Q: WHAT WERE THE KEY BREAKS, OR THE ONES THAT COME TO MIND LOOKING BACK TO THE 2006 AND '07 TITLE RUNS?

JOHNSON: "In '06, I remember people having their problems late and letting us back in. We had speed and we were competitive and doing things right, but we opened up at Loudon with a problem and at Talladega had a problem. I think (Jeff) Burton had a sizeable lead and then they had some troubles and let us all back in it. Last year, I was pretty frustrated after Charlotte where I spun out, and then coming to the last restart, we started to see a problem with this new mechanical fuel pump and I was sitting in fourth or fifth and they dropped the green flag and I fell to like 14th. So that was a big one I remember, emotionally. It was like man, lost a bunch of points there. After that we got on a tear; we won some races that we were the strongest car, and in Atlanta where we took two tires, we weren't the strongest car, we were sixth or seventh all day long and put two tires on and never made a green flag lap after that except crashing, and then won the race. We had some things go our way and we also earned some wins, but I just think that stretch of winning those four races, that's what separated the season for us was getting on that run."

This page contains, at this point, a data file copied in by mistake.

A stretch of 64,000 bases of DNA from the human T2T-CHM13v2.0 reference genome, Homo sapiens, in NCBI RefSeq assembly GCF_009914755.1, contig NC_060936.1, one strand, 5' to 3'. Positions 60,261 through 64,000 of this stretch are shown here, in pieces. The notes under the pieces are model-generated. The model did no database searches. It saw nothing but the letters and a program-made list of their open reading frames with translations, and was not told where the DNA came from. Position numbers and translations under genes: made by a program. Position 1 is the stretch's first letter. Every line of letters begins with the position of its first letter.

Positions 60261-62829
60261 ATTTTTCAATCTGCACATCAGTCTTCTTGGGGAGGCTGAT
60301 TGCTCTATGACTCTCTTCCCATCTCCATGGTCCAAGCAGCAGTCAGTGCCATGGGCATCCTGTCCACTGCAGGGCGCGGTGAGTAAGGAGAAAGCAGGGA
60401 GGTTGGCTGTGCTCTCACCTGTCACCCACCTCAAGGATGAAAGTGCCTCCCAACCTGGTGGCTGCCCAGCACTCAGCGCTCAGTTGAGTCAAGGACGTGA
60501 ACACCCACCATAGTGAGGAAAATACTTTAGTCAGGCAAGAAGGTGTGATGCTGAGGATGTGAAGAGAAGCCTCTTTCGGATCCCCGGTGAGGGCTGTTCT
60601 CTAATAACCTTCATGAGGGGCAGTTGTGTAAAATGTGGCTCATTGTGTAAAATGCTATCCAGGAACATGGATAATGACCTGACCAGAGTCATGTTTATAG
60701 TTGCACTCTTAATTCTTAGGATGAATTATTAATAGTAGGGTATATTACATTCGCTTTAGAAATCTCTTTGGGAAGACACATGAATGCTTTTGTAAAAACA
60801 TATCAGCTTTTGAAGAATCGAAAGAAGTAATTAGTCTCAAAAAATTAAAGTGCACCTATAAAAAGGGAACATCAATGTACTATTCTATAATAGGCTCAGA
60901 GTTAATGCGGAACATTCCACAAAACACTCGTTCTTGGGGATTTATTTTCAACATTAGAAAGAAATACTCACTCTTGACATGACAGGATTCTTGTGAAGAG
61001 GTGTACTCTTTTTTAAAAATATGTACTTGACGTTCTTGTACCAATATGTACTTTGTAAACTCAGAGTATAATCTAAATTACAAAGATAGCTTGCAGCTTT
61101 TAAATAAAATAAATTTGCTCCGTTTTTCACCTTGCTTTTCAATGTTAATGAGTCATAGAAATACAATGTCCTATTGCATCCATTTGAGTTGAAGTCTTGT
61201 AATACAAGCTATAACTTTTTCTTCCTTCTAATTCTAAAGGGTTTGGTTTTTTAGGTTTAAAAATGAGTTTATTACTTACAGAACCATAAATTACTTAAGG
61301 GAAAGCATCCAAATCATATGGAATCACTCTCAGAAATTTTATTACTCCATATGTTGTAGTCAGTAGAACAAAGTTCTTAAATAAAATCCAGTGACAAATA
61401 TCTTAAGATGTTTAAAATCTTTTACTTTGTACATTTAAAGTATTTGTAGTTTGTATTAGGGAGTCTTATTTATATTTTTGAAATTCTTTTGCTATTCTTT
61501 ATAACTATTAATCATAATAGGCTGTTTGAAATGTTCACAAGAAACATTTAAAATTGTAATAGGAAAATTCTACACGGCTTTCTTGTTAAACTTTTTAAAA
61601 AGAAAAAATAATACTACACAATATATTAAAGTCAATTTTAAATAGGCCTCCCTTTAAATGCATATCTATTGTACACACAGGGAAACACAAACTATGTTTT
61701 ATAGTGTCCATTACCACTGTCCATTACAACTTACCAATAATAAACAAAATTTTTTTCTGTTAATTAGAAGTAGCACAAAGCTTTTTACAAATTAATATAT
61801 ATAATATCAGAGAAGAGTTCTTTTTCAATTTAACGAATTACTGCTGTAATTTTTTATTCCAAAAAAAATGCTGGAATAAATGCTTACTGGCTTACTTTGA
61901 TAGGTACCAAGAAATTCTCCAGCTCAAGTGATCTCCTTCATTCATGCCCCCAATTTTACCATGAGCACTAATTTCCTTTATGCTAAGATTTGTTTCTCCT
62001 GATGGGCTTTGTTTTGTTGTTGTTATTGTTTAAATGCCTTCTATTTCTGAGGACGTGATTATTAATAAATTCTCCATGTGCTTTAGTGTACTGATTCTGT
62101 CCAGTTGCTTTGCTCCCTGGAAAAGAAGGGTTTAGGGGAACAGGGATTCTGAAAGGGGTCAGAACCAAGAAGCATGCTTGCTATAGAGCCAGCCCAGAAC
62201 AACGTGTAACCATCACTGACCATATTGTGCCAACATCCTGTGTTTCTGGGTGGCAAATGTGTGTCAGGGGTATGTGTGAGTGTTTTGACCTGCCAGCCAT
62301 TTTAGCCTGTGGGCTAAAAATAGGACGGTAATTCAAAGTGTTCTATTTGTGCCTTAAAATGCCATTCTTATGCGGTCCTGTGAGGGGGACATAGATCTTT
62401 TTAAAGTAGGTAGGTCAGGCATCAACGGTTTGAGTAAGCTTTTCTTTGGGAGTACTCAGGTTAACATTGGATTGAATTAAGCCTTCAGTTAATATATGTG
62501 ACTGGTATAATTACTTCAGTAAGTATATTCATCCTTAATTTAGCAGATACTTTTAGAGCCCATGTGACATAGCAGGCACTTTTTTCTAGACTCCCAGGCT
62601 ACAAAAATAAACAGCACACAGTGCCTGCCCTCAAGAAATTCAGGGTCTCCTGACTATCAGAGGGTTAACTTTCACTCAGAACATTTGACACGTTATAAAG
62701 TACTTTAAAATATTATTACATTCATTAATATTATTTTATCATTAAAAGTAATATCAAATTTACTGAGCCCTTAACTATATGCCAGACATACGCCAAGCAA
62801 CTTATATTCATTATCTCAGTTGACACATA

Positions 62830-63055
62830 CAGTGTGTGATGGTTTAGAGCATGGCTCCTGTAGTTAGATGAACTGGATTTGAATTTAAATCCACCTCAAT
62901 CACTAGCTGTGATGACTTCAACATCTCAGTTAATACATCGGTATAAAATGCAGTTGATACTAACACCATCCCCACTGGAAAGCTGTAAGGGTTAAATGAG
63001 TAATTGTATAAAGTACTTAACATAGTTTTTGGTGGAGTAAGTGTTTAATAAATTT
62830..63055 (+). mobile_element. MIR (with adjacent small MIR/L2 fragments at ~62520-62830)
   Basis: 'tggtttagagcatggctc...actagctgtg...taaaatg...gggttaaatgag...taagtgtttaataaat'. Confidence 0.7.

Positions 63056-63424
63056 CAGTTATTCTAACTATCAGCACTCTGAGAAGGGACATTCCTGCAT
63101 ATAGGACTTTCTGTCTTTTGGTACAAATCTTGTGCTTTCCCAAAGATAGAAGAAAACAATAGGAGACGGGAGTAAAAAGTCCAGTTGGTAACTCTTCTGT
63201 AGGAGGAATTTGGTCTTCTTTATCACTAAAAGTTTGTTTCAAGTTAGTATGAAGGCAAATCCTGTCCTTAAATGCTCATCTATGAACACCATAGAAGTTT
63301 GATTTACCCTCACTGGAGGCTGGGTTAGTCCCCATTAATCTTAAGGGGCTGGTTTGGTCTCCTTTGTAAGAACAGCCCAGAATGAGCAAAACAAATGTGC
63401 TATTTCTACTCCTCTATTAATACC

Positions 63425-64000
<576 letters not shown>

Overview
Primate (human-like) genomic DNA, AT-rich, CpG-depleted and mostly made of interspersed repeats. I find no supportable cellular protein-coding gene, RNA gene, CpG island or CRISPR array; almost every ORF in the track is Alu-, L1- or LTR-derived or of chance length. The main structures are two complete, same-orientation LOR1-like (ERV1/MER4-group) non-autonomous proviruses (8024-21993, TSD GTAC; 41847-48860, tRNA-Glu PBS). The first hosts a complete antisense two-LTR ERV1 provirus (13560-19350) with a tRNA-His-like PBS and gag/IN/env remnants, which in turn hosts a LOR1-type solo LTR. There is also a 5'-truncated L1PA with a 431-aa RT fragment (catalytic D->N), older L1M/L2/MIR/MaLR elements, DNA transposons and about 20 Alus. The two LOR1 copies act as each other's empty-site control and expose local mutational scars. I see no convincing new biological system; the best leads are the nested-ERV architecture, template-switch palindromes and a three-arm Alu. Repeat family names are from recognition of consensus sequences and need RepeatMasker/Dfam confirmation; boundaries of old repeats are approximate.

Q: HOW MUCH UNFINISHED BUSINESS DOES HOMESTEAD REPRESENT TO YOU IN TERMS OF WINNING THERE OR GETTING A GOOD HOLD ON THAT TRACK?

"Depending on how things shake out, it's a track where if there's a close points race, momentum could shift a little to the No. 16 (Greg Biffle) or No. 99 (Carl Edwards) because they've run so well there. We've been down there worrying about the championship the last couple of years, but if you look at Biffle's record there, it's pretty impressive. So ideally, I want to have business taken care of before I get there (laughs) and not have to worry about anything. That's truthfully my goal and what comes to mind when I think of Homestead."

-credit: lowe's racing/hm

Be part of something big

Write a comment
Show comments
About this article
Series Monster Energy NASCAR Cup
Drivers Juan Pablo Montoya